Microwave heating produces heat by means of wave absorption resonance of molecules in the material, simultaneously heating the inside and outside the material. In addition, microwave irradiation has the advantages of improving dehydration efficiency, promoting uniform nucleation of crystals, and uniform distribution of crystal nuclei [6–10]. In addition to ensuring certain crystal morphology and conversion effects, the reaction time can be greatly shortened [11–15].
In this paper, α-calcium sulfate hemihydrate was prepared by microwave irradiation instead of by the traditional heating method, with PG as the raw material and calcium chloride solution as the reaction medium. Using scanning electron microscopy (SEM), X-ray diffraction (XRD), EDS, Fourier transform infrared spectroscopy (FTIR), and X-ray photoelectron spectroscopy (XPS), the effects and mechanisms of reaction time and conversion rate, the crystal morphology, and the image composition of the reaction system were analyzed, which provided important basic data and technical guidance for industrial production of α-calcium sulfate hemihydrate under microwave irradiation of PG. The results provide a data-based foundation for studying the effect of crystallizer on the growth of α-calcium sulfate hemihydrate crystals under microwave irradiation.
2. Materials and Methods
In the experiment, PG was obtained from Yunnan Sanhuan Chemical Fertilizer Co., Ltd., whose chemical composition after pretreatment is shown in Table 1. Succinic acid was produced by Tianjin Kemiou Chemical Reagent Co., Ltd. Aluminum sulfate was produced by Tianjin Sailboat Chemical Reagent Technology Co., Ltd. Calcium chloride was produced by Tianjin Shentai Chemical Reagent Co., Ltd. Anhydrous ethanol and aluminum sulfate were both produced by Tianjin Zhiyuan Chemical Reagent Co., Ltd. All of these materials were of pure analytical grade. Deionized water was used when preparing the solutions.
2.2.1. Raw Material Pretreatment and Preparation of α-Calcium Sulfate Hemihydrate Powder
The test method for preparation of hemihydrate gypsum under microwave irradiation was as follows: PG was mixed with water at a ratio of 1 : 1, stirred, and cleaned, and the floating impurities remaining on the surface after standing were removed. The sample was cleaned four times and then dried for use. PG was pretreated by mixing it with a calcium chloride solution (mass fraction = 10%) and a crystal modifier, maintaining the solid-liquid ratio. After undergoing microwave irradiation, the solution was stirred evenly at a temperature of 100°C in an external condensing unit for 0.5 h, 1 h, 1.5 h, and 2 h. The samples were filtered and quenched using an anhydrous ethanol termination transformation process. The solid-phase product was placed in a drying oven at 55°C and dried until a constant weight was reached. The samples were reserved for SEM and XRD characterization tests.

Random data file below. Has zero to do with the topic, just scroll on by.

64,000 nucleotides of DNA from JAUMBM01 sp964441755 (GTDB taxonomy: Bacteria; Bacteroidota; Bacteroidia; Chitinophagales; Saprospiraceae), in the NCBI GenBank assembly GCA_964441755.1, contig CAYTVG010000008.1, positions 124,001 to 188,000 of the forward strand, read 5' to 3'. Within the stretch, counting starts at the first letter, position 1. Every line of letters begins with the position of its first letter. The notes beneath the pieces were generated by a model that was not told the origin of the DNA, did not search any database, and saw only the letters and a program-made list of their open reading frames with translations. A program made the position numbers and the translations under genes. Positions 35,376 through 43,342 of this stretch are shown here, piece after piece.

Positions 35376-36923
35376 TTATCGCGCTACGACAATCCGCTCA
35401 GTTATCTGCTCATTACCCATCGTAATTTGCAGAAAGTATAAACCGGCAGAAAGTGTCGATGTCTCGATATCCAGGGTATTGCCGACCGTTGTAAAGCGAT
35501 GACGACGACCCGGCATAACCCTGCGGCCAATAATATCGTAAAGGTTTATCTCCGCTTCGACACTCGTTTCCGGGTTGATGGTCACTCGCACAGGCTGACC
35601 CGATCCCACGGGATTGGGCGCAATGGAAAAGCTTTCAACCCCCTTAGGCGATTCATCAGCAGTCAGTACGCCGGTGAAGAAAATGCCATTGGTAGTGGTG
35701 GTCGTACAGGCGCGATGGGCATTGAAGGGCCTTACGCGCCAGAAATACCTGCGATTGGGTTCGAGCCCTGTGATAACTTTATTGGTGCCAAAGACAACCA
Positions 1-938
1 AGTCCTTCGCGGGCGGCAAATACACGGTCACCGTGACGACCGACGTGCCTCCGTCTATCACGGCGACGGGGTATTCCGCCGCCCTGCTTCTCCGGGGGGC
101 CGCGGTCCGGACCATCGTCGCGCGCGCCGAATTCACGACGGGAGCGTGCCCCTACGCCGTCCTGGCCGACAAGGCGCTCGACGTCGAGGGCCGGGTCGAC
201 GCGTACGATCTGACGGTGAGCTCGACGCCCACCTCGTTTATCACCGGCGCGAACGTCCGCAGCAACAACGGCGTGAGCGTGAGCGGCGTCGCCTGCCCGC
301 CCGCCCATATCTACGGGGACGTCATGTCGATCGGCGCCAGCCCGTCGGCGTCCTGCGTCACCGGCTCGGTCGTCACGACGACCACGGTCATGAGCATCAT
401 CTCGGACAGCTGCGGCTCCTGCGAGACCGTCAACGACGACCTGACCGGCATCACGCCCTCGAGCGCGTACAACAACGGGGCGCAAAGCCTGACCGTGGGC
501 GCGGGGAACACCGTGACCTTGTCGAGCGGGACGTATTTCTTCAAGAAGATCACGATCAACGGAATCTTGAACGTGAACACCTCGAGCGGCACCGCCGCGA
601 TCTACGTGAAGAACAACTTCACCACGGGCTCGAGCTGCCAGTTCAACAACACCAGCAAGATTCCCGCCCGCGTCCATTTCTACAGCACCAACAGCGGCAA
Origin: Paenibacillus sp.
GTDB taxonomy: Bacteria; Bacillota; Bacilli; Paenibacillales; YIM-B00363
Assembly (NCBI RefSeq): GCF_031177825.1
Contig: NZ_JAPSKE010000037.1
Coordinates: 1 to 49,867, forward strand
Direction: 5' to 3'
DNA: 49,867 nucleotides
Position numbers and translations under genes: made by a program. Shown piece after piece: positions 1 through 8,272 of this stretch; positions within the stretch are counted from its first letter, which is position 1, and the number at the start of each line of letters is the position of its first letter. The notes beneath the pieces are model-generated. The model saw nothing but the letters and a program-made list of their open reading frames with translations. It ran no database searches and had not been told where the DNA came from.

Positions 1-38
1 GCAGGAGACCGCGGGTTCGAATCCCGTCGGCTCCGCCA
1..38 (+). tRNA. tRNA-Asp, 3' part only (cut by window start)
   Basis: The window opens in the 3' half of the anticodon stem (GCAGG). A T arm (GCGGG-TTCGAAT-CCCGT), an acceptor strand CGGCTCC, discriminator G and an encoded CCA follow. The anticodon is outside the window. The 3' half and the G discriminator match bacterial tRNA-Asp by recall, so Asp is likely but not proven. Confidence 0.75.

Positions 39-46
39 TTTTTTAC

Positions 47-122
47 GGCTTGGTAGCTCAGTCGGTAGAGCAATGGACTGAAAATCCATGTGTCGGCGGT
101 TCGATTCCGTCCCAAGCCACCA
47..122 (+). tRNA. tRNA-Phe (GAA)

2.2.2. Experimental Characterization and Equipment
The microwave radiation device is shown in Figure 1. The microwave frequency of the device was 2.45 GHz, the magnetron model was 1.5 kW. 2M463 K, and the rated power percentage was 70%. X-ray fluorescence spectroscopy (XRF, Axios Max, NLD) was used to analyze the elemental composition of the treated PG. An ultrasharp end-window RH target X-ray tube (4 kW) and a thermogravimetric analyzer (Mettler TGA/DSC HT 1600) were used to study the composition and phase transformation of phosphogypsum with temperature changes. The heating rate was 10.0 K/min, the heating range was 25∼1000, and the heating atmosphere was nitrogen. SEM (JSM-6510 LV, Japan) and polarized light microscopy (Zeiss, Axio Imager A2M, Germany) were used to observe the crystal morphology changes with the change in parameters and to calculate the aspect ratio of the short columnar crystal. XRD (Panalytical, XPERT3POWDER, NLD) was used to analyze the image composition of the samples. The tube voltage and current of the CuKα radiation were 40 kV and 40 mA, respectively. The carbon, sulfur, oxygen, and calcium moieties on the surface of the hemihydrate gypsum crystals were analyzed by EDS (Vega 3 SBH). XPS (Thermo Fisher Scientific K-Alpha+, USA) was used to determine the binding energy of the samples. FTIR (Tensor 27, Bruker Optics, Germany) was used to analyze the group types in the hemihydrate gypsum products. The spectra ranged from 4000 to 400 cm−1, each sample was scanned 10 times, and the spectral resolution was 4 cm−1. The content of crystal water in the dehydrated PG products was determined by GB/T 5484-2012 “Methods for Chemical Analysis of Gypsum.”